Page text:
Note to tourists: “The Hangover” is just a movie. If you destroy your Las Vegas hotel suite, there will be consequences.
A California lawyer celebrating his birthday in a high-roller suite at the Encore was arrested and sued after he caused nearly $100,000 damage during a drunken rumpus.
Robert Pearman, 45, a Los Angeles lawyer specializing in workers compensation, was charged with malicious destruction of property following the March 30 incident at the Encore’s three-bedroom, two-story, 5,829-square-foot duplex apartment.
According to his Las Vegas police report, the room was in “total disarray.” Furniture was overturned, shards of glass lined the floor, and food covered the carpet, walls, floors and drapes.
Police said a speaker, vase and Michelangelo book were also ruined. Encore staff projected the damage at $96,270.61, including labor and expenses.
When officers spoke to Pearman, the registered guest, the lawyer apparently admitted the incident.
“I take full responsibility for what happened here. We were partying,” Pearman told police. “I did all of this. I am responsible for all these people. Let my people go.”
Pearman, who police said was drunk, was sharing the room with at least five people.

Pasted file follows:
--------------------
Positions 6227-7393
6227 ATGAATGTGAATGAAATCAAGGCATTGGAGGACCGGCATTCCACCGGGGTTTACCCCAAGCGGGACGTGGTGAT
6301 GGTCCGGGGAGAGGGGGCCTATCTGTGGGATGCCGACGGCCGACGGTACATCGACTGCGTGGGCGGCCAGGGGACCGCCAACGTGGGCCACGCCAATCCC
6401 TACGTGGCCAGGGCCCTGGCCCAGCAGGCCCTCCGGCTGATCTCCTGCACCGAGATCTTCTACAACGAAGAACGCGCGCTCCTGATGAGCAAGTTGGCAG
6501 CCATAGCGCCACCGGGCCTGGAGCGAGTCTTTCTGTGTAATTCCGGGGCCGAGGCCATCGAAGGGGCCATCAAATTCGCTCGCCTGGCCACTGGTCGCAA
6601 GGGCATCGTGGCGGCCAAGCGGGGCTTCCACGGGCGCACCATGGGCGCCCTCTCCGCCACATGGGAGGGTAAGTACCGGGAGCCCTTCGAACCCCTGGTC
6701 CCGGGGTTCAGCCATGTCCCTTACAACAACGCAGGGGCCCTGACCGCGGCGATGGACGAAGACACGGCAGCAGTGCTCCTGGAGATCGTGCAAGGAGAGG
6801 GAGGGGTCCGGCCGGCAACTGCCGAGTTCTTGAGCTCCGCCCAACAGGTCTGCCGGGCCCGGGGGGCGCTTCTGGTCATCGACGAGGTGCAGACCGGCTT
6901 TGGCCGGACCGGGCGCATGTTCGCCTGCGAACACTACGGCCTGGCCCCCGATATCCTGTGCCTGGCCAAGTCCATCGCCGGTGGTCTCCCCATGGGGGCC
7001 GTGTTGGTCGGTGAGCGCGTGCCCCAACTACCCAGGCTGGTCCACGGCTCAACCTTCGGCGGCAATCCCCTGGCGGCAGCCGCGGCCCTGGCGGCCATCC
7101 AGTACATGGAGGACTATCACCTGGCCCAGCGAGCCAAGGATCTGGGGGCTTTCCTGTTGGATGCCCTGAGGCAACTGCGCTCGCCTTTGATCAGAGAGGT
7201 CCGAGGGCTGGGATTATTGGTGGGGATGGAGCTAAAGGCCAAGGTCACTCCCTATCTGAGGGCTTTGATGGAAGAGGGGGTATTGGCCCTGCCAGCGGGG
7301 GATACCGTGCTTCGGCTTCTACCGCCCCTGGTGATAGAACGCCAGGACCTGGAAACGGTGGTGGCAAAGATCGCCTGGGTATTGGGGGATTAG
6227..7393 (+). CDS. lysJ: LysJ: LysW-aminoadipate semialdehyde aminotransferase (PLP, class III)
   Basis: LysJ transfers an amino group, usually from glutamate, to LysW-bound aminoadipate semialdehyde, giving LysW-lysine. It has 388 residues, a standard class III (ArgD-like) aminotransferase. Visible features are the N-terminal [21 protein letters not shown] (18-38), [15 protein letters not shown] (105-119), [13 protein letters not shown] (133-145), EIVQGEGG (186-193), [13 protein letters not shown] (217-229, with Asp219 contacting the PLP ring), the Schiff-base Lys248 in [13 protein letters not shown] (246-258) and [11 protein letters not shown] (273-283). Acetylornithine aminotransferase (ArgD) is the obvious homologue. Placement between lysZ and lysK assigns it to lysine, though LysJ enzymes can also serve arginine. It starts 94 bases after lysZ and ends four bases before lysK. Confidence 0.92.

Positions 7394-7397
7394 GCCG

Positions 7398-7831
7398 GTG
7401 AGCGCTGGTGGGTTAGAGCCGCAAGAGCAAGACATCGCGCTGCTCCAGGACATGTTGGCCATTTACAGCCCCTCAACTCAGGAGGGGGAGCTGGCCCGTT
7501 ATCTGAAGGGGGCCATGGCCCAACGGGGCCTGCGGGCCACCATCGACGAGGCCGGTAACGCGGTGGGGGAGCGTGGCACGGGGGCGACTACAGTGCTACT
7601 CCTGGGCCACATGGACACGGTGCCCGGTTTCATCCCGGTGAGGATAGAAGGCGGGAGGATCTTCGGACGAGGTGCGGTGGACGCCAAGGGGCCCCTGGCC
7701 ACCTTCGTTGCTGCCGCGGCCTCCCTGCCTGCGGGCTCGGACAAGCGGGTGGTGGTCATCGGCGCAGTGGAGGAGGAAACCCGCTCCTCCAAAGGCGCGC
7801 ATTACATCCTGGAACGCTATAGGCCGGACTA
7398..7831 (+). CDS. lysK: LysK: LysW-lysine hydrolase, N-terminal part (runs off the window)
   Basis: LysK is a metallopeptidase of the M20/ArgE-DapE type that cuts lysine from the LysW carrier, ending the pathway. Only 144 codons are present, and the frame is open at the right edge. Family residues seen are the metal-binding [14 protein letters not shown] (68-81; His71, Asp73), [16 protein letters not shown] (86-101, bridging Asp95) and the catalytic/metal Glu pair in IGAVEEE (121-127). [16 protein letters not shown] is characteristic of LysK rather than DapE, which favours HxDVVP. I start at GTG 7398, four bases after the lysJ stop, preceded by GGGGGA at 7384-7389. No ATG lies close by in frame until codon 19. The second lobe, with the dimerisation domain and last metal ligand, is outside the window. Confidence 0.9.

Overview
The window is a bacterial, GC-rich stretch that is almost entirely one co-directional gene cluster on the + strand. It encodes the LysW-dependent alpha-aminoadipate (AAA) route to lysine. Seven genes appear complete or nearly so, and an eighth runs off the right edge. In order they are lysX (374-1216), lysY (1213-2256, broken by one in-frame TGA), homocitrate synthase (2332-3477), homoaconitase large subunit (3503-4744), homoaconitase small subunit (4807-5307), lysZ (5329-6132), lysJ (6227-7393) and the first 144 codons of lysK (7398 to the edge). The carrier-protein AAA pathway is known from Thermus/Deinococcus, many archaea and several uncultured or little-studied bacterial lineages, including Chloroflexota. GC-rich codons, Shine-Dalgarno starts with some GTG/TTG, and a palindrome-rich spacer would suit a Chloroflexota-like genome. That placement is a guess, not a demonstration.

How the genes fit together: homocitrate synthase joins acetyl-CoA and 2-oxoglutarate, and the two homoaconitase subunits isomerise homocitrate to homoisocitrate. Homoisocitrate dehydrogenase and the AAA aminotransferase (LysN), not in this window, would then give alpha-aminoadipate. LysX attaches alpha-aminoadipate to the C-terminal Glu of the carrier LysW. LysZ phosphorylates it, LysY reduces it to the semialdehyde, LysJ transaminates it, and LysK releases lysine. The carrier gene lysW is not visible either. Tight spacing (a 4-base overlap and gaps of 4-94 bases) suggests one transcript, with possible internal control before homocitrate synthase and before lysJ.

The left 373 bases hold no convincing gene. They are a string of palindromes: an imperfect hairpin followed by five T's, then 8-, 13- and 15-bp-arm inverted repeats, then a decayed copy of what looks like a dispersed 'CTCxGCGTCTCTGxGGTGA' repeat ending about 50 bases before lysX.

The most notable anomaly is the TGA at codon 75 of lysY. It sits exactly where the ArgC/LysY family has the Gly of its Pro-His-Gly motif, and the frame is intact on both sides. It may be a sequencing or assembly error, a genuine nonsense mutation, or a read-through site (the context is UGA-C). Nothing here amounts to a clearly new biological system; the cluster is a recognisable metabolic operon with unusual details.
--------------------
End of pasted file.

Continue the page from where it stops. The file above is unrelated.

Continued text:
The lawyer yelled at Encore staff in front of the officers and named the hotel’s owner, Steve Wynn, police said.
Pearman said he is a lawyer and “will depose Steve Wynn, and make this place Napalm,” police said. Napalm is gelled gasoline used in flame throwers and bombs that sticks to whatever it lands on and prolongs the burn.
The lawyer refused “many opportunities” from Encore staff to pay for the damage, police said.
Pearman was booked at Clark County Detention Center. His next court date in Las Vegas was set for July.
Wynn Las Vegas LLC filed a lawsuit against Pearman in April seeking more than $10,000. Pearman’s Las Vegas lawyers responded to the suit Monday and blamed a “third party” for the damage, court records show.
Pearman did not return a phone call or email seeking comment.
A Wynn spokesman wouldn’t say how long the room was closed, or if it remains closed. The hotel’s policy is “not to comment on any guests,” the spokesman said.
The police report did not mention if any chickens, tigers or former professional boxers were involved.
Contact reporter Mike Blasky at firstname.lastname@example.org or 702-383-0283. Follow @blasky on Twitter.